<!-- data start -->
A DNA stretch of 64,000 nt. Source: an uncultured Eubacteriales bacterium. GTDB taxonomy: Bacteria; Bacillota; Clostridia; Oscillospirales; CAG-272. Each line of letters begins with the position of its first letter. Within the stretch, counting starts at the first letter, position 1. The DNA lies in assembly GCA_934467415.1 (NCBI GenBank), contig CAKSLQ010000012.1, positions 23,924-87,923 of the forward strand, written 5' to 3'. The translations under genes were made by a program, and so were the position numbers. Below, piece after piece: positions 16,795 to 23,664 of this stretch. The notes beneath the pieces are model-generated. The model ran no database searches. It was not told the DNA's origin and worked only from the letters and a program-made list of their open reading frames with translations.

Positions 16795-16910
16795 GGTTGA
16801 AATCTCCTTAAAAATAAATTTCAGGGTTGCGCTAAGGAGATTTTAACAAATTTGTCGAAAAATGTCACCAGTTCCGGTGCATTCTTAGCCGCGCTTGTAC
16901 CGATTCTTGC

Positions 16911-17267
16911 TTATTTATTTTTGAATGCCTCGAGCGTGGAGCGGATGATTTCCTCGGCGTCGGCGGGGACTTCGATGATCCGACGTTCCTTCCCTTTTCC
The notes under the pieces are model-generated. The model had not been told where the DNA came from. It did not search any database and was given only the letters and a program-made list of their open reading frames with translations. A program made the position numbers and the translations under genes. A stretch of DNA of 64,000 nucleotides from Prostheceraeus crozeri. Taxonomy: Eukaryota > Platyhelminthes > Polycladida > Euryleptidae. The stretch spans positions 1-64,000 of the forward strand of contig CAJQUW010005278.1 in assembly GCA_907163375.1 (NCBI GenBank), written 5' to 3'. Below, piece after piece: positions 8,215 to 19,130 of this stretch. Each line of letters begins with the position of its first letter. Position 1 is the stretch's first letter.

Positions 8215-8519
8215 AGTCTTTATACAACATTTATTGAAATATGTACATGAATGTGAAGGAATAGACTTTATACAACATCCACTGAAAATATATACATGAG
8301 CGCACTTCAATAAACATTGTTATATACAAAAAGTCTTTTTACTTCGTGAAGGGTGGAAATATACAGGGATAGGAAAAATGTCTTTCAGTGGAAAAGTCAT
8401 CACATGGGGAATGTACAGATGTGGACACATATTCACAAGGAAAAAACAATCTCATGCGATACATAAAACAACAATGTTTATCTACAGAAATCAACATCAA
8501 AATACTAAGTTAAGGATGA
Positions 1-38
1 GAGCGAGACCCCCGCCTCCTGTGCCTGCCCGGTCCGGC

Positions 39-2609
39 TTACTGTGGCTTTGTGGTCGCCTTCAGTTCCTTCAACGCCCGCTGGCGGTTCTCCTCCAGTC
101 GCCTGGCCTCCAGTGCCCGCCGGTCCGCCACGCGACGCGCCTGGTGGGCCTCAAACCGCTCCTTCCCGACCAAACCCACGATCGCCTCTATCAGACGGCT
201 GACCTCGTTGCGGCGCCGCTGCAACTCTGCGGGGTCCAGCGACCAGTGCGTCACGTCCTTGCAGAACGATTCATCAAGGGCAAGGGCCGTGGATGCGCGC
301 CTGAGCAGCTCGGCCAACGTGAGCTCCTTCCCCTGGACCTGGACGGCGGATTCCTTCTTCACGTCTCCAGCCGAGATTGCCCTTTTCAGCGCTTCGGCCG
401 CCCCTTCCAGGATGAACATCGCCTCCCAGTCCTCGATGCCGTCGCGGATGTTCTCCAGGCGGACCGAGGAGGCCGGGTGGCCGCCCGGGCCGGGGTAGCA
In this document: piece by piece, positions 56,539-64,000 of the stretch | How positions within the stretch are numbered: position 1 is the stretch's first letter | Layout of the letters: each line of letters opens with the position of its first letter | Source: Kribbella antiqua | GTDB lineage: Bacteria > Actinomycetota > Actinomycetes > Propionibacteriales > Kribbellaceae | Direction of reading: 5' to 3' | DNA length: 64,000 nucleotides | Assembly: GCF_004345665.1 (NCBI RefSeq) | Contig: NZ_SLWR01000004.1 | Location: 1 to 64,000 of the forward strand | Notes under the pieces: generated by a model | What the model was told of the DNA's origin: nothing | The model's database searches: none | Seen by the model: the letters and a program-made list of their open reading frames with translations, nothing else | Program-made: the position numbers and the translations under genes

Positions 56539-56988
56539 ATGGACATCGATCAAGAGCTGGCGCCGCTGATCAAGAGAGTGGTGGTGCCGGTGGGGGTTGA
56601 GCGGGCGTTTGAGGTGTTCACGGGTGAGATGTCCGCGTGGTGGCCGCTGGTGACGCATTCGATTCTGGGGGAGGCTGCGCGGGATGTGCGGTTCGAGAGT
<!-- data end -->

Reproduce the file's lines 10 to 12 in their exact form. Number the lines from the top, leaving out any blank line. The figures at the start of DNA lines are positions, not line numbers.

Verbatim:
8215 AGTCTTTATACAACATTTATTGAAATATGTACATGAATGTGAAGGAATAGACTTTATACAACATCCACTGAAAATATATACATGAG
8301 CGCACTTCAATAAACATTGTTATATACAAAAAGTCTTTTTACTTCGTGAAGGGTGGAAATATACAGGGATAGGAAAAATGTCTTTCAGTGGAAAAGTCAT
8401 CACATGGGGAATGTACAGATGTGGACACATATTCACAAGGAAAAAACAATCTCATGCGATACATAAAACAACAATGTTTATCTACAGAAATCAACATCAA